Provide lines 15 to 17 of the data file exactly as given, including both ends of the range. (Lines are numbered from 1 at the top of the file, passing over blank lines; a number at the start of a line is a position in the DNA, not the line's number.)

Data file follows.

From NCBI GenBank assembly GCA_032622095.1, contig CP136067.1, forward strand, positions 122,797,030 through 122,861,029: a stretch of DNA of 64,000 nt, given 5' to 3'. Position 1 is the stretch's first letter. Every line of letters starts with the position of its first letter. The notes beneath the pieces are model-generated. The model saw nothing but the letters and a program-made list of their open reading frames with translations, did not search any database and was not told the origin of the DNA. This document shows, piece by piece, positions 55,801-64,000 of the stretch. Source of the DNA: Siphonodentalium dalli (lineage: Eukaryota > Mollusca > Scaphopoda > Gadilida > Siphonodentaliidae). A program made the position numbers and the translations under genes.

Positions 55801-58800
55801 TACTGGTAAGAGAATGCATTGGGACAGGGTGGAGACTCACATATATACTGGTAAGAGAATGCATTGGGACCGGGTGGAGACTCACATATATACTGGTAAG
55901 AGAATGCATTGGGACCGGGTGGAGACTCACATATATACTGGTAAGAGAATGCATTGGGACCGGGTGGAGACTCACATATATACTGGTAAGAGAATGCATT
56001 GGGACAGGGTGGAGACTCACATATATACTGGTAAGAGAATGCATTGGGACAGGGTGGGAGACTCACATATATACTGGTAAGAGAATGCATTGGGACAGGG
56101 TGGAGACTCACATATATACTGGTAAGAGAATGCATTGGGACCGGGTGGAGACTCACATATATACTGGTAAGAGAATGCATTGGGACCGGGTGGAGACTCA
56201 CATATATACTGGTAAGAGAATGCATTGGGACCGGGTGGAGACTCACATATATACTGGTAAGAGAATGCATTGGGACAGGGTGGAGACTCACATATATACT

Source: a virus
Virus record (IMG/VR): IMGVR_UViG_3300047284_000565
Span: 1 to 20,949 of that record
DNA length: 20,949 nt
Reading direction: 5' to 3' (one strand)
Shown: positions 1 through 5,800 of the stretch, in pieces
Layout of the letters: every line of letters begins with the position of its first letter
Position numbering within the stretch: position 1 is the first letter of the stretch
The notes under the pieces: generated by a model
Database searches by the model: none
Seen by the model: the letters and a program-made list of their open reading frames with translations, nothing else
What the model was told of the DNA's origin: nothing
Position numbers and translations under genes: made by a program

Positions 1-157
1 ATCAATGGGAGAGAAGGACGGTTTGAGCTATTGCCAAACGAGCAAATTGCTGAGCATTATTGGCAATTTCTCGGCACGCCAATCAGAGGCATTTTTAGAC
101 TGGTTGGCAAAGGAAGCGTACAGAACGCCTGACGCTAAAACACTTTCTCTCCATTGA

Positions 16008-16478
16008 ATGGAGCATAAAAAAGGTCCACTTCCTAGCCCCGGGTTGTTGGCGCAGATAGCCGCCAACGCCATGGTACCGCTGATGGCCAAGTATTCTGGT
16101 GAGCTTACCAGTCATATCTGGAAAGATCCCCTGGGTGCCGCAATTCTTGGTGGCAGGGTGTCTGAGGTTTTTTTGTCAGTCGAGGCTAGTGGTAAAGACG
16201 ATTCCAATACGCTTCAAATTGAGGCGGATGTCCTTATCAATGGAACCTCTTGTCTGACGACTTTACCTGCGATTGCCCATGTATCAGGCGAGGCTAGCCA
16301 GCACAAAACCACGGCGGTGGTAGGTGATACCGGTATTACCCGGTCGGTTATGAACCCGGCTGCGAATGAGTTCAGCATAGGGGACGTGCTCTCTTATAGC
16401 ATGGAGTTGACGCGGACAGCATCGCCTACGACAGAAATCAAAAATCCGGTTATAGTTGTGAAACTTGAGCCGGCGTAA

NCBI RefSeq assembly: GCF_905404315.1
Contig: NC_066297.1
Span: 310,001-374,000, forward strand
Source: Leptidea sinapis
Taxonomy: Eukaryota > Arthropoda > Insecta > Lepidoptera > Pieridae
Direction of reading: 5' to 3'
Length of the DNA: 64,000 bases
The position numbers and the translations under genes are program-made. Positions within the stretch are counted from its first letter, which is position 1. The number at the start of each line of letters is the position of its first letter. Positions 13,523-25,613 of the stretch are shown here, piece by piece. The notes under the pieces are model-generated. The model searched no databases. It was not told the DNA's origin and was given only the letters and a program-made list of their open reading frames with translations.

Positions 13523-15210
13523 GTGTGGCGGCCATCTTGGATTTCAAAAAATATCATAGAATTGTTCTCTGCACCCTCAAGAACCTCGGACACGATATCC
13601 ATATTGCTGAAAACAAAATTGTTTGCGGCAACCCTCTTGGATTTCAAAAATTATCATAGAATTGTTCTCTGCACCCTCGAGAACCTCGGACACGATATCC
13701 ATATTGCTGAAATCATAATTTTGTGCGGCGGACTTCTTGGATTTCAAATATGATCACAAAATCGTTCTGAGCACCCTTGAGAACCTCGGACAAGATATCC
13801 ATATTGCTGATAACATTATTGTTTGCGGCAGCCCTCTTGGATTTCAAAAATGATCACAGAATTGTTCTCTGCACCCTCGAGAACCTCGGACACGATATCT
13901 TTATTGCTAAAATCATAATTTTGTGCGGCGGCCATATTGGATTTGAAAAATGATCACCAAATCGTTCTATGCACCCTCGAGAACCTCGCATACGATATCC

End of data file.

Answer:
Position numbering within the stretch: position 1 is the first letter of the stretch
The notes under the pieces: generated by a model
Database searches by the model: none